old form of Solomon's, which was made by the pattern shewed to Moses in the Mount, is now grown stale and despicable. A model of this more exquisite frame is sent to Urijah, the priest; and must be sampled in Jerusalem. It is a dangerous presumption, to make innovations, if but in the circumstances of God's worship. Those human additions, which would seem to grace the institution of God, deprave it. That infinite wisdom knows best what will please itself, and prescribes accordingly. The foolishness of God is wiser than the wisdom of men. Idolatry, and falsehood, is commonly more gaudy and plausible, than truth. That heart, which can for the outward homeliness despise the ordinances of God, is already aliened from true religion, and lies open to the grossest superstition.

Never any prince was so foully idolatrous, as that he wanted a priest to second him. A Urijah is fit to humour an Ahaz. Greatness could never command any thing, which some servile wits were not ready, both to applaud and justify.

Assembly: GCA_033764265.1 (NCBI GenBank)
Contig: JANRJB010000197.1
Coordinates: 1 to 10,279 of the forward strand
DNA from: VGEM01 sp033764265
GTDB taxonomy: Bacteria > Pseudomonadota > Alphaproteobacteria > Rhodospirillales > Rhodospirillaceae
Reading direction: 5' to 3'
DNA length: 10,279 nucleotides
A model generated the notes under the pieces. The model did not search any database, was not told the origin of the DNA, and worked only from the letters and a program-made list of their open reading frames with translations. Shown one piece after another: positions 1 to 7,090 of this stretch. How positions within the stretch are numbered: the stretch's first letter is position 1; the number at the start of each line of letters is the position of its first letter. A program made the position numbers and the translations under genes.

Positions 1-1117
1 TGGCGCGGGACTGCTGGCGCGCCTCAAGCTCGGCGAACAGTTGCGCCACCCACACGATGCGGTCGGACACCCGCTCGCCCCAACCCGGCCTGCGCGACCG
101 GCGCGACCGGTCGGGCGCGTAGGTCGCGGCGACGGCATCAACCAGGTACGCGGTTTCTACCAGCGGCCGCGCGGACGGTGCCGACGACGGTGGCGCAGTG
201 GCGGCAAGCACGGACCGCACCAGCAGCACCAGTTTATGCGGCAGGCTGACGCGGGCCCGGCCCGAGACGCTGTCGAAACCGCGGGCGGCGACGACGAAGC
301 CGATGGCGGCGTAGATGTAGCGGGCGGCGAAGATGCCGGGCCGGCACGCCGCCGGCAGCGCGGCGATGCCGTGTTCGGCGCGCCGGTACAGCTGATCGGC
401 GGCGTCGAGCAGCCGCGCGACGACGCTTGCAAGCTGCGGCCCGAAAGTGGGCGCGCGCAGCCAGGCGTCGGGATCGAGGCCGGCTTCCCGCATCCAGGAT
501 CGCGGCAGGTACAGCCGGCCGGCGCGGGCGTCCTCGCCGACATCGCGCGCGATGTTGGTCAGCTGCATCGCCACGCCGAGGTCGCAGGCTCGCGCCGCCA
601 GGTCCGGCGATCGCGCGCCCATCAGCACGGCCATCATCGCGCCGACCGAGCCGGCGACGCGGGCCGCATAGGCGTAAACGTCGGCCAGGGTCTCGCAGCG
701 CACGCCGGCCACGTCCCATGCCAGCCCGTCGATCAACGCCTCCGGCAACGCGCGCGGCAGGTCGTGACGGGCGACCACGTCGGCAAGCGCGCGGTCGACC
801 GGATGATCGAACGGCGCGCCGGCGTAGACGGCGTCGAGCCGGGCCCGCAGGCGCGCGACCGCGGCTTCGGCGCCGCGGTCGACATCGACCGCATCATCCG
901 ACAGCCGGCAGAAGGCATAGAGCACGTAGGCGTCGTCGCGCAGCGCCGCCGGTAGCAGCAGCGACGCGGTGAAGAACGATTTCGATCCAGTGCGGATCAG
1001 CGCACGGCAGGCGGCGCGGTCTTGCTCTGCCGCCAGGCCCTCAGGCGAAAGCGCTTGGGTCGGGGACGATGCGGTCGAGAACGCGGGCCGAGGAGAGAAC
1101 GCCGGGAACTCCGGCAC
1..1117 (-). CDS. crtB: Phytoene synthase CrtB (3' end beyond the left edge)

Ere the king can be returned from Damascus, the altar is finished. It were happy, if true godliness could be so forward, in the prosecutions of good.

Neither is this strange pile reared only, but thrust up betwixt God's altar and the temple; in an apparent precedency; as if he had said, "Let the God of Judah come behind the deities of Syria."

And now, to make up the full measure of his impiety, this idolatrous king will himself be sacrificing upon his new altar, to his new gods; the gods of Damascus. A usurped priesthood well becomes a false deity. Because, saith he, the gods of the kings of Syria help them, therefore will I sacrifice to them, that they may help me.